{
            _cachedHashCode = IsTransient ? base.GetHashCode() : EntityId.GetHashCode();
        }
        return _cachedHashCode.Value;
    }
}
share|improve this answer
    
This won't run, as EntityId and IsTransient are not virtual and when you run IsTransient it will load the proxy. –  asgerhallas Feb 15 '11 at 13:56
    
I cut and pasted some existing code and had to modify it. Those properties are abstract in the original. I'll edit it. But I don't see why you think it would load the proxy and I haven't observed that behavior. –  Jamie Ide Feb 15 '11 at 15:00
    
Sorry for replying late :) ... Using the OP's example, if you have an instance of ClassB and you have a reference to ClassA which is a proxy, if you do classB.ClassA.IsTransient then you will load the proxy. So if you have classB.ClassA.Equals(someOtherClassA) you will load the proxy if you use your implementation. You can either go directly to the Id property (this won't load it as you state above), or if you want the IsTransient shortcut make it an extension method. –  asgerhallas Feb 15 '11 at 22:47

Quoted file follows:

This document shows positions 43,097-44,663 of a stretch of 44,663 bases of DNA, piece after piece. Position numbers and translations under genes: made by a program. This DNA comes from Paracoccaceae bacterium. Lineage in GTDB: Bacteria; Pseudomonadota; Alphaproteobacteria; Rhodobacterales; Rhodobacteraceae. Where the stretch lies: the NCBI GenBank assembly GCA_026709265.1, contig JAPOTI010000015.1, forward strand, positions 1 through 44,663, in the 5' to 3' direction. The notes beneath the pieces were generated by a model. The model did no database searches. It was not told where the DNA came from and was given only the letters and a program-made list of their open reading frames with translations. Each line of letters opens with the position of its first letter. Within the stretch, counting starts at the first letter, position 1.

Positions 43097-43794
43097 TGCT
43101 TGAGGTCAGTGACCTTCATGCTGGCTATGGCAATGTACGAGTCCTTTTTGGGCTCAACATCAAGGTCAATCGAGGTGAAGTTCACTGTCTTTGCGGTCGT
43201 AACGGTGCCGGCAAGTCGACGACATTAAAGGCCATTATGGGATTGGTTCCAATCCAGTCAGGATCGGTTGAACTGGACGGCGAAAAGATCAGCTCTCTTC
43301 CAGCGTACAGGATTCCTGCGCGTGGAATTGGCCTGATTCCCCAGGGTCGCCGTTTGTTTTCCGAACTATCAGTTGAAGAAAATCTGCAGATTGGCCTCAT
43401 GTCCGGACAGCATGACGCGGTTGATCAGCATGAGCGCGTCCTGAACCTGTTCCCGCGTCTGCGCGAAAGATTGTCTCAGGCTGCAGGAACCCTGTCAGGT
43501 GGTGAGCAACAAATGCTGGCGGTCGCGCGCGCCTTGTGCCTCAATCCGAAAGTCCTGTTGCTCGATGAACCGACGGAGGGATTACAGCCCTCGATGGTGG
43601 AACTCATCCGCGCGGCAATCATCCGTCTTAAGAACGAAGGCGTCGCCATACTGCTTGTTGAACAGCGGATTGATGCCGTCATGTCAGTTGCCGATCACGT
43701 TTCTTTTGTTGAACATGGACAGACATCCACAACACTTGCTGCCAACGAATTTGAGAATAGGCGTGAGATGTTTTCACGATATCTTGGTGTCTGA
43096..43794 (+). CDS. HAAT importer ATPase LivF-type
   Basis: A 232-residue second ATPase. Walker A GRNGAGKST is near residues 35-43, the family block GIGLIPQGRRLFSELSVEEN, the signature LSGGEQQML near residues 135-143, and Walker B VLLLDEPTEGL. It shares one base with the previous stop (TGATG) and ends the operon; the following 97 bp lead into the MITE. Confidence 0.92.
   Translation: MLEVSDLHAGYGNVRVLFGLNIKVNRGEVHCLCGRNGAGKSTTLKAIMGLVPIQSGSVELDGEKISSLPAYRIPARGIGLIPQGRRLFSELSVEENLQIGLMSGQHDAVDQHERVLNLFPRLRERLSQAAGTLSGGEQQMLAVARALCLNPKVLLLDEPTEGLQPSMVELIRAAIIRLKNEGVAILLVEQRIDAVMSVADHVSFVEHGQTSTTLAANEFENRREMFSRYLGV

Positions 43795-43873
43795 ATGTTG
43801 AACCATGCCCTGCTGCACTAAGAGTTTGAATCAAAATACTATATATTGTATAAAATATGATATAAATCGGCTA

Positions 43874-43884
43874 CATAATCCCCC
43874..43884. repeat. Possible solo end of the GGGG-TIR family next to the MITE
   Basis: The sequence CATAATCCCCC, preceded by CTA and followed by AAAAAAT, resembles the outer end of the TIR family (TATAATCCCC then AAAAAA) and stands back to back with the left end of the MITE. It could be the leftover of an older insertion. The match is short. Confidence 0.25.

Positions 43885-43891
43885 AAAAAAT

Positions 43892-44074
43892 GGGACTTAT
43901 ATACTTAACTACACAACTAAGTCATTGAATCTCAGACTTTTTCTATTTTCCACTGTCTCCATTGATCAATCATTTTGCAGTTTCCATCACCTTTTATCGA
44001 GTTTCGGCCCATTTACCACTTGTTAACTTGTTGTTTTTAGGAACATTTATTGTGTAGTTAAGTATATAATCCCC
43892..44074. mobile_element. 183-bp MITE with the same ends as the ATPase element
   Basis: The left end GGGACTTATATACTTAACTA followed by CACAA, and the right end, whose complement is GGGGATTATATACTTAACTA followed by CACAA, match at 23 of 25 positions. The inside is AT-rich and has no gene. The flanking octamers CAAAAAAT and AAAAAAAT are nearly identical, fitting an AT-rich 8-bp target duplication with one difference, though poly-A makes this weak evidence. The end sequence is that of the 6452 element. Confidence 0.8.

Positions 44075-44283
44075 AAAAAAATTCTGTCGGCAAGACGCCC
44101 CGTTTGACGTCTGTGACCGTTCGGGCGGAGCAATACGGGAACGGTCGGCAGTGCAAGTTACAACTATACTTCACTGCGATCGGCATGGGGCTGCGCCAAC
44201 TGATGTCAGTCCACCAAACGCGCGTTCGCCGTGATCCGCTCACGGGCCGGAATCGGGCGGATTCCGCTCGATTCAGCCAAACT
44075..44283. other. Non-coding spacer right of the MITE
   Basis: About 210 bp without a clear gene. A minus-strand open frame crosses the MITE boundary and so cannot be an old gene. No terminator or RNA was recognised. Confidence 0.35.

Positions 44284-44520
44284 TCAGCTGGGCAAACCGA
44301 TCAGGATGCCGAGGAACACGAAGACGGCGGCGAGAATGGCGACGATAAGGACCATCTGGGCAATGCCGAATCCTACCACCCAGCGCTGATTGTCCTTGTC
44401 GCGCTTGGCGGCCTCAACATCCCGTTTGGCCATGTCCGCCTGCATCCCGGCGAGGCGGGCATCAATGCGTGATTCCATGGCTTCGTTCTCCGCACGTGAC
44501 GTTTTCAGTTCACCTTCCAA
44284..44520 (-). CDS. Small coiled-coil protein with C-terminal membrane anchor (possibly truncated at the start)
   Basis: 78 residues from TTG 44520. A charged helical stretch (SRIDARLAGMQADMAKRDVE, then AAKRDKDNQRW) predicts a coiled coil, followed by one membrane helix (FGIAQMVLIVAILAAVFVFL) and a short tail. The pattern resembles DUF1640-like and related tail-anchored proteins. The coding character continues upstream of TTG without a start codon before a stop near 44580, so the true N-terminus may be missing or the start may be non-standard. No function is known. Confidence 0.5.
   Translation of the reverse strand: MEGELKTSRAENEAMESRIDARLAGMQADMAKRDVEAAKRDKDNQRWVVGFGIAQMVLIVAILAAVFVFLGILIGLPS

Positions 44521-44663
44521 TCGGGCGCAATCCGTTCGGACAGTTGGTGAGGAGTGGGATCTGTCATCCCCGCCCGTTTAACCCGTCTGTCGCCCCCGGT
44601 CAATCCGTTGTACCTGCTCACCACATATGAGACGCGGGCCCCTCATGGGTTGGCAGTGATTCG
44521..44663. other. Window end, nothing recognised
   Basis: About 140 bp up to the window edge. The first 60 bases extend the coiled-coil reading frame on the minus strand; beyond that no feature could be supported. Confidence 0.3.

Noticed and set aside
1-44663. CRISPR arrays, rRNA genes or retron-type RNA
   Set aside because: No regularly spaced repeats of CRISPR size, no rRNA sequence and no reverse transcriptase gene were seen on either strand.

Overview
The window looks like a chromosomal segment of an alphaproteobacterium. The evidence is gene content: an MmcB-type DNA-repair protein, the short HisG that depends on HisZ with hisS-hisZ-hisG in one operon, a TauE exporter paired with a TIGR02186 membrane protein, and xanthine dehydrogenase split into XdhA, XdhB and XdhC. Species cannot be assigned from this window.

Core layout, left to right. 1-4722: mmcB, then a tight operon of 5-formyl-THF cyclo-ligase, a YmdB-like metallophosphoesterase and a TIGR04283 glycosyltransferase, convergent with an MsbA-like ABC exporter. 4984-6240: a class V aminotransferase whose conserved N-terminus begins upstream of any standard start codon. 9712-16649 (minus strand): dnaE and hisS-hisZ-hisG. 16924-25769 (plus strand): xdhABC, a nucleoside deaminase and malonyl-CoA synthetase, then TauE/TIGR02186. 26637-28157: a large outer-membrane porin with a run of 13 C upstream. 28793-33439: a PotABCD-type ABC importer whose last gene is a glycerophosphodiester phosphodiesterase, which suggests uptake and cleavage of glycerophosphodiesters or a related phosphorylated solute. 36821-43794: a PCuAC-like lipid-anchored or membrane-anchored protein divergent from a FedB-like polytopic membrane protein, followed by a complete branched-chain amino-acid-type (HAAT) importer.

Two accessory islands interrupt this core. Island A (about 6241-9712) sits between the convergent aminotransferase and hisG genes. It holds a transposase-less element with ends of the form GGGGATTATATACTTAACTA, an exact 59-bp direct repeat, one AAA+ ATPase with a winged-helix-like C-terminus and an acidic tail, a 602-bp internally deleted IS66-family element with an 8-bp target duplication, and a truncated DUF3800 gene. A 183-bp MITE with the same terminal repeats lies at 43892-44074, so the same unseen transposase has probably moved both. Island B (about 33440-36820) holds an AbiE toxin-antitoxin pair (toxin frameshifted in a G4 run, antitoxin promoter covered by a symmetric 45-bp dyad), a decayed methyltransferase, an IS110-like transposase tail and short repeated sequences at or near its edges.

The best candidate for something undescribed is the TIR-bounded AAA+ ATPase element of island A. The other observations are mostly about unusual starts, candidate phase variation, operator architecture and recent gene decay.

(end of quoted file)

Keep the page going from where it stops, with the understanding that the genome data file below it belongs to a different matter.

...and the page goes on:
I use the following rules:

  1. If entity has a POID property (remember that there is not need of property or any member just omit the name="XX", not sure if activerecord or the mapping strategy you are using supoprt this)

    • Not transient: If instance has ID != default(idType) then it is equals to another entity if both have the same id.
    • Transient: If instance has ID == default(idType) then it is equals to another entity if both are the same Reference. ReferenceEquals(this, other).
  2. If entity doesn't have a POID property, for sure you will need a natural-id. Use natural id for equality and GetHashCode.

  3. If you have a natural-id with many-to-one, instead of doing FooProperty.Equals(other.FooProperty), use FooProperty.Id.Equals(other.FooProperty.Id). Accessing the ID doesn't trigger the initialization of the lazy reference.

Last but not least, using composite-id is discourage, and composite id with key-many-to-one is very discourage.